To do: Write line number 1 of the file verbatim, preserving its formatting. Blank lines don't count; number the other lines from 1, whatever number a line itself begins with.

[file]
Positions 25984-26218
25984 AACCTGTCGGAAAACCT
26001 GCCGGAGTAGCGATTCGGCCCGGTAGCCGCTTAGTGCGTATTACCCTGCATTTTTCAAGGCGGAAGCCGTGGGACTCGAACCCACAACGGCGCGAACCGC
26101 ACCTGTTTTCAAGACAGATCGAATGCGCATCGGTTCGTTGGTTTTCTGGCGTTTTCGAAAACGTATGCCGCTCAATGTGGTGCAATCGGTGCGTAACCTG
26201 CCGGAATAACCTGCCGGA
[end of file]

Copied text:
Positions 25984-26218